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Pinniped v0.7.0: Enabling multi-cloud, multi-provider Kubernetes

Matt Moyer

Apr 1, 2021

seal swimming Photo by Fred Heap on Unsplash

Pinniped is a “batteries included” authentication system for Kubernetes clusters. With the release of v0.7.0, Pinniped now supports a much wider range of real-world Kubernetes clusters, including managed Kubernetes environments on all major cloud providers.

This post describes how v0.7.0 fits into Pinniped’s quest to bring a smooth, unified login experience to all Kubernetes clusters.

Authentication in Kubernetes

Kubernetes includes a pluggable authentication system right out of the box. While it doesn’t have an end-to-end login flow for users, it does support many ways to authenticate individual requests. These include JSON Web Tokens (JWTs), x509 client certificates, and opaque bearer tokens validated by an external webhook.

As a cluster administrator, you can configure these options by passing the appropriate command-line flags to the kube-apiserver process. For example, to configure x509 client certificates, you must set the --client-ca-file flag to reference an x509 certificate authority bundle.

If you are hand-crafting a Kubernetes installation or building a custom distribution, you can use these options to integrate Kubernetes into your existing identity infrastructure.

However, in many real-world scenarios your options are more limited:

  • If you run your clusters using managed services such as Amazon Elastic Kubernetes Service (EKS), Azure Kubernetes Service (AKS), or Google Kubernetes Engine (GKE), you won’t have access to set the required flags. These cloud providers don’t allow cluster administrators to set arbitrary API server command-line flags, so you must use their respective built-in identity systems.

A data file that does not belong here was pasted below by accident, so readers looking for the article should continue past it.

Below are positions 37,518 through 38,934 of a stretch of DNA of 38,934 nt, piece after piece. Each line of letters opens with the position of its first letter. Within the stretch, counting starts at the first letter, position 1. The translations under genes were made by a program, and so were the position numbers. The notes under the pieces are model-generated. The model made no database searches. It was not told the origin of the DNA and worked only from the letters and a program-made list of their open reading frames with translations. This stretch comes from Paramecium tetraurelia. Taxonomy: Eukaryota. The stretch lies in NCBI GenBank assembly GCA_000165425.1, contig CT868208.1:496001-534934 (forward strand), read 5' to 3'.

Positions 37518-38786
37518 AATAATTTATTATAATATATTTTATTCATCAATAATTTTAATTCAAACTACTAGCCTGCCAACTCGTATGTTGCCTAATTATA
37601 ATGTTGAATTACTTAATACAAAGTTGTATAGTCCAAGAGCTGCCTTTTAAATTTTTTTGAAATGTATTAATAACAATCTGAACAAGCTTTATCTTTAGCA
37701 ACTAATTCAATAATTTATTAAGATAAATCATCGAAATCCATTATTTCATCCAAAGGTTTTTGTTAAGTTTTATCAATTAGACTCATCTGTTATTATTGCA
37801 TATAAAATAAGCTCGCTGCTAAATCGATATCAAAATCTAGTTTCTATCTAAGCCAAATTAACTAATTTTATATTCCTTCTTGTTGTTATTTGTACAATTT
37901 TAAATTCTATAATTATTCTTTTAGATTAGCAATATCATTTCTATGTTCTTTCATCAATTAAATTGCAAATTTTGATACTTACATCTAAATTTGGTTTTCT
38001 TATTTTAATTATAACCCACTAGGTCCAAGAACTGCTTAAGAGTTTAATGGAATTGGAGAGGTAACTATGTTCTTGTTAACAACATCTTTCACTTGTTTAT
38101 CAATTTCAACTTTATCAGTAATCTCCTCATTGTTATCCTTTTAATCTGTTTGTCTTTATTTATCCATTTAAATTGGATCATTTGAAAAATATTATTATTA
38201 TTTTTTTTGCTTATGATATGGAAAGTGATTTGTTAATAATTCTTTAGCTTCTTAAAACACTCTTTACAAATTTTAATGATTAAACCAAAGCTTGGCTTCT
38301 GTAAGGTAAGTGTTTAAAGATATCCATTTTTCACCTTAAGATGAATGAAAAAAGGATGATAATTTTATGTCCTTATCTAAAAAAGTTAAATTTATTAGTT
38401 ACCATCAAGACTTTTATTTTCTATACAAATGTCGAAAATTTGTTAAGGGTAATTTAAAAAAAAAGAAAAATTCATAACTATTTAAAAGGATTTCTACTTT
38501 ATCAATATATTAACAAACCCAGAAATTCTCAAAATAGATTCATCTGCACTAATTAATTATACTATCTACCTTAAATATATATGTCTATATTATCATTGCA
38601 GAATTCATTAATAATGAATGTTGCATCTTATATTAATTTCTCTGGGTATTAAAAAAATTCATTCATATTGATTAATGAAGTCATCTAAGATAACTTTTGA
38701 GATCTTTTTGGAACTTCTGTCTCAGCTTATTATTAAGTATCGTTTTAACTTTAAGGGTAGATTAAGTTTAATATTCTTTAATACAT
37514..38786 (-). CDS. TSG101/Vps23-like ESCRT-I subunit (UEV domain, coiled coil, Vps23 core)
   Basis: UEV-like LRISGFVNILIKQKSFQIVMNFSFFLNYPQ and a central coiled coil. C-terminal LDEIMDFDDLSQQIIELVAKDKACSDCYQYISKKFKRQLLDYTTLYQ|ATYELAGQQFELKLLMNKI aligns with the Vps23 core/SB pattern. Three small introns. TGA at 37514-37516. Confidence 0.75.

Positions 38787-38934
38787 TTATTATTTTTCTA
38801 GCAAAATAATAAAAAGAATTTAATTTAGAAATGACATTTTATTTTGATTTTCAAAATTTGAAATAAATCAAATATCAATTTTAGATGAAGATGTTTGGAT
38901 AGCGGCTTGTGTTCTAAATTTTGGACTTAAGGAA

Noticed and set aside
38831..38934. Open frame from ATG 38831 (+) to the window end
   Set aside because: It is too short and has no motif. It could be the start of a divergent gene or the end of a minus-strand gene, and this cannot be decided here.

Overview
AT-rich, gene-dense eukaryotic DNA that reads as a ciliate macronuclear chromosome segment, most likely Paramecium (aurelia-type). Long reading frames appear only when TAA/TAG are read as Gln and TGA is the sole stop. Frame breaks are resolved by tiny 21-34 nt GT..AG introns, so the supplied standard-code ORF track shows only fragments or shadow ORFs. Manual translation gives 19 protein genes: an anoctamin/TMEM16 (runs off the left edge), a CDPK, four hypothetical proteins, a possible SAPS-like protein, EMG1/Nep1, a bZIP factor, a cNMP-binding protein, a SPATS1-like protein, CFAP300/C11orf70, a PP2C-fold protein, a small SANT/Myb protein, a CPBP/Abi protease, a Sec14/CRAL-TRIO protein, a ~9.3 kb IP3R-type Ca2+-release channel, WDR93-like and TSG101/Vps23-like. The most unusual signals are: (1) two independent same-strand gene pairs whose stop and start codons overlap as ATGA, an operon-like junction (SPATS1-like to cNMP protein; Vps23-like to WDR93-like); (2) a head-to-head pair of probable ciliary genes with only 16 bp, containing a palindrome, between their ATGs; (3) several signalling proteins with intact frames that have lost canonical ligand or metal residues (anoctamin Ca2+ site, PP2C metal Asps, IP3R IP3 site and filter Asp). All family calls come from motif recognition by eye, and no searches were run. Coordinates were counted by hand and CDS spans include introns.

• Even if you build and install your own Kubernetes clusters, changing kube-apiserver flags requires reconfiguring and restarting the cluster control plane. This can be a daunting task if you have dozens or hundreds of disparate existing clusters spread across an enterprise.

Pinniped closes these gaps by enabling dynamic reconfiguration of Kubernetes authentication on existing clusters. This empowers cluster administrators to unify cluster login flows across all their clusters, even when they span multiple clouds and providers.

The Concierge

The Pinniped Concierge component implements cluster-level authentication. It runs on each Kubernetes cluster to enable Pinniped-based logins on that cluster. When a new user arrives, the Concierge server verifies the user’s external identity and helps them access the cluster.

The design of the Concierge supports multiple backend strategies. Each strategy helps Pinniped integrate with some class of Kubernetes clusters.

Concierge before v0.7.0

Although the Concierge design allows for multiple strategies, before v0.7.0 there was only one: KubeClusterSigningCertificate.

When the Concierge starts, the KubeClusterSigningCertificate strategy: